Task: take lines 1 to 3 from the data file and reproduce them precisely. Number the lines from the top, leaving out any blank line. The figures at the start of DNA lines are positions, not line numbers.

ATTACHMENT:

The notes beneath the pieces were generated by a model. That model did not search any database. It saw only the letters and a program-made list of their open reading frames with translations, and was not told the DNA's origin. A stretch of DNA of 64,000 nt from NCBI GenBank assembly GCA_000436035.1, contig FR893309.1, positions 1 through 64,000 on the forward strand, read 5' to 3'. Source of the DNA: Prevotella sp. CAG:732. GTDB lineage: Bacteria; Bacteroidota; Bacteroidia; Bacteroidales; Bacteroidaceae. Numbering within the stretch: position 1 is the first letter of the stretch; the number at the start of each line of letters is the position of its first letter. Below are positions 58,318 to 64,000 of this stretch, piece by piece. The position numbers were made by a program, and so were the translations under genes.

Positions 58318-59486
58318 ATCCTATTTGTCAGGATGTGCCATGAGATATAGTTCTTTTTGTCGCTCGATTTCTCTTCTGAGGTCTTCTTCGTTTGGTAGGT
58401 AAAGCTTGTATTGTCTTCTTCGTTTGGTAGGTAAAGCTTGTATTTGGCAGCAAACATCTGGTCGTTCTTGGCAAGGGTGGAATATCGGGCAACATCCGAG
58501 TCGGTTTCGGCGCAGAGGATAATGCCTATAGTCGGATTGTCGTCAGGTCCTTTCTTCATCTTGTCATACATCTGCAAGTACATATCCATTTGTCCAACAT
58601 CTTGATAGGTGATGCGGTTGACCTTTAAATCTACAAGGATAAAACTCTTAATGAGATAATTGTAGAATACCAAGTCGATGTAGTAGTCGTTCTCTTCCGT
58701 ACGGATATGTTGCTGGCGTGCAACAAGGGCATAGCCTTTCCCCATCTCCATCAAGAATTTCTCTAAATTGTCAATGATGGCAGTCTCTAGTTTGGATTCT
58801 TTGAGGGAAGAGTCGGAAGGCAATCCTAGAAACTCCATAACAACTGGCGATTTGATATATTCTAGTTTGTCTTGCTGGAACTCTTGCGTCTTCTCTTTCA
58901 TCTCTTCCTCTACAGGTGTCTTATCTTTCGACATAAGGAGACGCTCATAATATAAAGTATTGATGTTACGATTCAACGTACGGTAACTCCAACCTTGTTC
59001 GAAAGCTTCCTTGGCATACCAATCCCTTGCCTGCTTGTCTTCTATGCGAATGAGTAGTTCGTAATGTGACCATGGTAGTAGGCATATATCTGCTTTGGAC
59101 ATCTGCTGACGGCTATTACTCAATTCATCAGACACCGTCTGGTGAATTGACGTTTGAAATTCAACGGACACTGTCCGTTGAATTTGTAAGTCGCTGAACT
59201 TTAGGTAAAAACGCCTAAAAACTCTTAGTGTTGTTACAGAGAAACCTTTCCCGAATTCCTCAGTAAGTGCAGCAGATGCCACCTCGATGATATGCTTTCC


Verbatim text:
The notes beneath the pieces were generated by a model. That model did not search any database. It saw only the letters and a program-made list of their open reading frames with translations, and was not told the DNA's origin. A stretch of DNA of 64,000 nt from NCBI GenBank assembly GCA_000436035.1, contig FR893309.1, positions 1 through 64,000 on the forward strand, read 5' to 3'. Source of the DNA: Prevotella sp. CAG:732. GTDB lineage: Bacteria; Bacteroidota; Bacteroidia; Bacteroidales; Bacteroidaceae. Numbering within the stretch: position 1 is the first letter of the stretch; the number at the start of each line of letters is the position of its first letter. Below are positions 58,318 to 64,000 of this stretch, piece by piece. The position numbers were made by a program, and so were the translations under genes.

Positions 58318-59486
58318 ATCCTATTTGTCAGGATGTGCCATGAGATATAGTTCTTTTTGTCGCTCGATTTCTCTTCTGAGGTCTTCTTCGTTTGGTAGGT